The Society currently describes itself as “…a worldwide organization of scientists, clinicians, and program professionals. The organization’s mission is to promote global health through the prevention and control of infectious and other diseases that disproportionately afflict the global poor.” To visit the Society's website, click here.
Series and Subseries in the Collection
- I. Organizational Records, 1908-2013 (inclusive), 1930s-1980s (bulk)
- ___ A. Operational and Governance Records, 1911-2007
- ___ B. American Committee on Arthropod-borne Viruses, 1912-1996
- ___C. Records of Predecessor Organizations, 1908-1963
- ______ 1. American Society of Tropical Medicine, 1916-1960
- ______ 2. American Foundation for Tropical Medicine and American Academy of Tropical Medicine, 1934-1963
- ______ 3. National Malaria Society, 1908-1953
- ___D. Photographs, Audio, and Audiovisual Records, 1919-2013
- ______ 1. Photographs, Contact Sheets, Negatives, and Slides, 1919-1990
- ______2. Films and Audio, 1986-1989
- _________ a. Films, 1986-1988
- _________ b. Audio, 1959-1989
- ______ 3. Compact Discs, Microfilm, and Jump Drives, undated, 2013
- ___E. Publications, 1913-1996
- ______ 1. Issued, 1913-1996
- ______ 2. Collected, 1930-1990
- ___ F. Realia, undated
- II. Collected Papers and Audiovisual Records, 1912-1989
- ___ A. Linda H. Brink, 1941-1989
- ___ B. Wilbur G. Downs, 1947-1983?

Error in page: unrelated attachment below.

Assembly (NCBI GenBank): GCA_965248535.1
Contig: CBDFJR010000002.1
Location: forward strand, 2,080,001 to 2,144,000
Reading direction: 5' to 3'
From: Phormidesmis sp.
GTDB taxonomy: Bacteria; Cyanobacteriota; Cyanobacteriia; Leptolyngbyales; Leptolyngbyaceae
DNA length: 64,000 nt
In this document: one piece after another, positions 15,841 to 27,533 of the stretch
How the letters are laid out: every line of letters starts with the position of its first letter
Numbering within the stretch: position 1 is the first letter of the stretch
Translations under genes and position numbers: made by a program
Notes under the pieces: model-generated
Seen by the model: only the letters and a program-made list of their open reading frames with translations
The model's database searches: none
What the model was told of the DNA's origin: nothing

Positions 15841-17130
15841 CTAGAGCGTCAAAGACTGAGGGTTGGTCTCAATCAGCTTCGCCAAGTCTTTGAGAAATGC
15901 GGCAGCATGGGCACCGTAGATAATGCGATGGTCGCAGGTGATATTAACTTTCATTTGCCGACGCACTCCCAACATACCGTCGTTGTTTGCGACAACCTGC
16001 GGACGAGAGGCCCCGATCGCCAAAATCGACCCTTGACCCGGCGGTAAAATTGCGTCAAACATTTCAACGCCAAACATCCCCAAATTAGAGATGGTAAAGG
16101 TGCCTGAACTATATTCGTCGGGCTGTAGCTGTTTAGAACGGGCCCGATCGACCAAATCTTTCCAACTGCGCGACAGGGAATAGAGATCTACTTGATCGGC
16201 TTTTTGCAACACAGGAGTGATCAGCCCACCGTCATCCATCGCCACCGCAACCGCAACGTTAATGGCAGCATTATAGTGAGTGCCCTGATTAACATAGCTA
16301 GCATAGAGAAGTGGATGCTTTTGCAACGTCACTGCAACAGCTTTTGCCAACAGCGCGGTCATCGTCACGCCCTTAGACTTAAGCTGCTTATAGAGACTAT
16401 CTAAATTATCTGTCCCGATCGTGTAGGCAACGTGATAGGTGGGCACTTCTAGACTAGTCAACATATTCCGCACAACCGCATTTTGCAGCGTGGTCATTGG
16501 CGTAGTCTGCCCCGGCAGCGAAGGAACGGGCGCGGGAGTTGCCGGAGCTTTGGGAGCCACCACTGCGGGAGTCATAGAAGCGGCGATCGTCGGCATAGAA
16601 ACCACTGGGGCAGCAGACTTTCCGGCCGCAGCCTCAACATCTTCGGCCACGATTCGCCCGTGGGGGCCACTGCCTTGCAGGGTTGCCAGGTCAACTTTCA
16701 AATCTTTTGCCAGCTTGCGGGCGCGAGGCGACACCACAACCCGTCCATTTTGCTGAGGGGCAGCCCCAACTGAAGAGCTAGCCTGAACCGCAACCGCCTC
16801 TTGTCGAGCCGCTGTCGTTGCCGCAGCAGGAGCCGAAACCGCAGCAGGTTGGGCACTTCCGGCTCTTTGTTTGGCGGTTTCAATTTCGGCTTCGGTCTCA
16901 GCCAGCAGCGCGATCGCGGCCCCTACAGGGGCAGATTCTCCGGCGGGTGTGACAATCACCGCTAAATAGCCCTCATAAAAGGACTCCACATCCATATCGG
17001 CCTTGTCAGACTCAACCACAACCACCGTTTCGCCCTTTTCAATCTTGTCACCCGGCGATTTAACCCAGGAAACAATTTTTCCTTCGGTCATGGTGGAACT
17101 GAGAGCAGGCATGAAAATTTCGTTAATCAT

- ___ C. Paul F. Russell, 1979?
- ___ D. Philip K. Russell, 1959-1981
- ___ E. William H. Taliaferro, 1912-1982
- ___ F. Robert B. Watson, 1934-1978
Immediate Source of Acquisition
- 2009-051. American Society of Tropical Medicine and Hygiene. 2009 June 05.
- 2013-128. Thomas P. Monath for the American Society of Tropical Medicine and Hygiene. 2013 May 15.
- A viscerotome
- An anatomized skull
- X-rays of the anatomized skull
- Two small collections of glass specimen slides
Processing staff in the Center for the History of Medicine refoldered, arranged, reboxed, and described the records and created a finding aid to enhance researcher access:
- Rusty paper fasteners were removed
- Fragile materials, including newspaper clippings, were photocopied onto archival bond
- Spiral bindings were removed where possible
- Records in three-ring binders were removed and placed in folders
- Slides were removed to archival containers
- Approximately eight cubic feet of published works were transferred to the Rare Books collection
- All audio-video materials were assessed as part of Harvard University's Weismann Preservation Center audiovisual records survey, with conservator notes recorded in the Weissman's survey database, SAVE.
- Electronic records.
- Malaria -- Prevention.
- Medicine -- Societies, etc.
- Medicine -- Societies, etc. -- Periodicals.
- Photograph albums
- Records (documents).
- Slides (photographs).
- Societies, Medical
- Tropical Medicine
- Tropical medicine -- History.
- Tropical medicine -- Periodicals.
- American Society of Tropical Medicine and Hygiene. Records, 1908-2013 (inclusive), 1930s-1980s (bulk): Finding Aid.
- Francis A. Countway Library of Medicine. Center for the History of Medicine.
- The records were processed with funding from American Society of Tropical Medicine and Hygiene.
- EAD ID